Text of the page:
Album Review Heaven Street SevenSordid Little Symphonies 48Mins 24Secs


Magneton 5144 – 21294-2



Hungarian band Heaven Street Seven or ‘HS7’ for short were the support band for The Church on the 2007 European Tour except for Brighton, with their Keyboard player also guesting on ‘Grind’ during The Church’s set.


As I was usually busy flyering and putting a positive spin on the merits of going to Hengelo when they were playing I missed most of their sets which I now regret having had the chance to hear the current album (which was available from the Merch stall) and really enjoying it. In Utrecht the live mix was fed through to speakers in the front lobby and to their credit I thought it was a CD such was the tightness of the band. They have an abundance of melodic hooks, uncomplicated arrangements, a sense of fun and a danceable groove to most of their stuff making them an ideal support – able to make an immediate impression without taxing the audience’s imagination. What is surprising is that looking into their history, including a slot as support for REM amongst others, this is not a new band – despite their energy levels, enthusiasm and age (like Policemen bands look younger and younger these days). They are actually an established act in their homeland and a glance at their discography shows a list of releases including some with Hungarian lyrical content. The album ‘Sordid Little Symphonies’ feels like a debut as well, not naive or under achieved but fresh and energetic, maybe it is a watershed album where they connect with a wider audience.


Opening track ‘Fever’ is a very promising start quickly getting to the big anthemic chorus. The bright blips and bleeps of keyboard give it a contemporary feel against the harsher guitar making for a distinctive fusion, a sound of their own.


Do The Prick’ is again unsubtle, switching from the direct surging verse to slick catchy chorus with its bright 70’s disco-like qualities.


The Flow’ starts like it could be a ‘Remote Luxury’ / ‘Séance’ out-take. The memorable, “The stars drink with the roadies, the roadies groove with the groupies, the groupies star in the movies and that’s how history’s made” chorus (believe me it hooks better than it reads here), backed by rich jangling guitar, a crisp acoustic and hardworking rhythm section help this to become instantly appreciable to a Church fan. This particular style shows a link to The Church’s sound and suggests at least a respect.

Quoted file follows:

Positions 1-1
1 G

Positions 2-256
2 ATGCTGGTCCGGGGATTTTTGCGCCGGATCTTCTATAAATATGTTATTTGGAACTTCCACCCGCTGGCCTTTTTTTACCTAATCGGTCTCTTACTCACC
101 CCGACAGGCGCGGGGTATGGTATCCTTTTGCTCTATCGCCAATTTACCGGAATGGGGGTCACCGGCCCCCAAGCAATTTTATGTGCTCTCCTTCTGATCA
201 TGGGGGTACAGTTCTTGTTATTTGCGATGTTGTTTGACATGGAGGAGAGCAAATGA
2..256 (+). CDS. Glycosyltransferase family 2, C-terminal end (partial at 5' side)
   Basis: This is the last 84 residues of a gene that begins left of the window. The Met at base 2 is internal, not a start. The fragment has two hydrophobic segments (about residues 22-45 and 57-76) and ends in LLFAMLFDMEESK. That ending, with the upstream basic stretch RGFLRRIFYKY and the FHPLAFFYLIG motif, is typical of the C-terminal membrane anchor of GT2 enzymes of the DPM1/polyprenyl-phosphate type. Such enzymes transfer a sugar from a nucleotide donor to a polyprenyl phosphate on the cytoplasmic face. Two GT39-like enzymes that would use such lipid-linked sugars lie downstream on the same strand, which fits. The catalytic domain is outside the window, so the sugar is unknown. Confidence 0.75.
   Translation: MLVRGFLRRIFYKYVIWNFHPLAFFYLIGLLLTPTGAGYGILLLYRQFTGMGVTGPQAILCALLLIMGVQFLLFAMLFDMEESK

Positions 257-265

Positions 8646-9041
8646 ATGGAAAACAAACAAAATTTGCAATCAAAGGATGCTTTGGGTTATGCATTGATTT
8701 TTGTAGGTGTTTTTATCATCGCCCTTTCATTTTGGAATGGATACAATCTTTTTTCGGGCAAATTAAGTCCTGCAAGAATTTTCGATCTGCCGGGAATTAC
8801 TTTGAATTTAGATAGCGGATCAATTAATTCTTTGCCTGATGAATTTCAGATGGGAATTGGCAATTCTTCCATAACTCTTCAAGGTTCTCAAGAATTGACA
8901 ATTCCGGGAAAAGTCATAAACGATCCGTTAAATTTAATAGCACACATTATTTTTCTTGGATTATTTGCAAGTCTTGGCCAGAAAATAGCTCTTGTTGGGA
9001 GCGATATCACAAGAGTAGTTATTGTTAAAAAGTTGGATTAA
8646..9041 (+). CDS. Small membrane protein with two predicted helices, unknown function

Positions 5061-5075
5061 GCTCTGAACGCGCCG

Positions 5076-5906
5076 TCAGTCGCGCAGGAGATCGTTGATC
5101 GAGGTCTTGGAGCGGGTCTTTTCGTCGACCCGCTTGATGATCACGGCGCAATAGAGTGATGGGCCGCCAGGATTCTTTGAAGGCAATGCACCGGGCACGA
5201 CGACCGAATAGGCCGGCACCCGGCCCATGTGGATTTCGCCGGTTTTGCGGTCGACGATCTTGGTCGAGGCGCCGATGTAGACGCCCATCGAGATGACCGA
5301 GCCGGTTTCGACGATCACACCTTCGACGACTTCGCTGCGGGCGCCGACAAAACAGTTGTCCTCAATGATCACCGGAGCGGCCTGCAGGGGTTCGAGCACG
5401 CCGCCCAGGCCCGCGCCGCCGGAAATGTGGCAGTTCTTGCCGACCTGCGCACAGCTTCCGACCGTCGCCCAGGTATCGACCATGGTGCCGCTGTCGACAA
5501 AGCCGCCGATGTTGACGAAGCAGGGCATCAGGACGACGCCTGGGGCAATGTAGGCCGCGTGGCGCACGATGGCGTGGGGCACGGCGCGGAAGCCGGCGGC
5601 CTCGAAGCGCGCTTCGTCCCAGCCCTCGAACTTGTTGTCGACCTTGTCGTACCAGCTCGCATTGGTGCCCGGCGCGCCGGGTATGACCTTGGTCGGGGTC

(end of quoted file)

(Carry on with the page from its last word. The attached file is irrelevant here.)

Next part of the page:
No Sad Song’ is fine, a little cleaner and less dynamic but a welcome variant on their sound, expressing another strong vocal melody and allowing it to breathe as the focal point.


Spoilsport’ maintains an impressive intensity and drags you in with its all-consuming surge and even throws in a ‘na-na-na-na’ part crying out for audience participation. Rounded off with a piano outro, it’s been an impressive attention grabbing song, muscular yet flexible.


Frances’ starts with more unorthodox Keyboard before launching into another catchy chorus in a song with a fun swagger, loose unrestrained playing and vocals combing to sound quite a lot like ‘Orson’ with a similar bold direct approach and feel good factor.


Heaven Only Knows’ was the instant stand out, a strong vocal melody, delicately played verses and a surge into the chorus. Maybe it’s the squeaky keyboards winning a Marillion fans' vote but everything about this track works, combining fresh accurate sounds with live intensity. It would sit alongside any ‘Best of 2007’ compilation tracks with comfort and even stand out.


Highlights ‘Heaven Only Knows’, ‘Spoilsport’, ‘Frances’, ‘Fever’ and ‘The Flow’ are part of the particularly strong opening barrage and make for a great introduction to the band.


Really What You Are’, or ‘The Crystal Set One’, as I find myself calling it, from the vocal melody, use of backing vocals and bright feel-good projection, you can just picture one of those dreamy ‘Summer day on Bondi Beach’ set promo videos to accompany it. Ends with the ringing tones of a live sudden finish.


Smudgy Winter Morning’, features a harsh jump from piano based opening to big loud chorus. One that you’d probably need to witness live to fully appreciate.


Oh Walter’ with a curious (gargling!) opening, the verses verge on dub reggae then it slips into a more orthodox bright chorus – again it’s that fresh approach and inclusion of danceable rhythms that makes them a more attractive proposition than more claustrophobic one dimensional guitar bands. Swirling squeaky synthesizer lifts it further, particularly well underpinned by the intensifying sound, it’s the brave marriage of a very good live band and modern fresh production styles that makes these tracks able to sit in both indie / alternative and pop camps and with so many big choruses and potential singles there’s no reason they couldn’t be marketed in a similar way to the likes of the previously mentioned Orson and achieve similar success with the same kind of audience.


Faith Test’ is fine, if a little less distinctive whilst ‘L.I.A.R’ is a lot more relaxed and again groove based. It brings variety to the album, placed here as the last track it acts as a wind down, had it been placed mid-album it may have scuppered the flow (no pun intended) but works well as a closer.


Although not ‘similar’ to The Church there are reference points that suggest mutual respect and it’s highly surprising that such an easily marketable set of catchy songs is still little known to the masses, especially as they’re a nice bunch of guys who are putting in the hard work and mileage to promote it.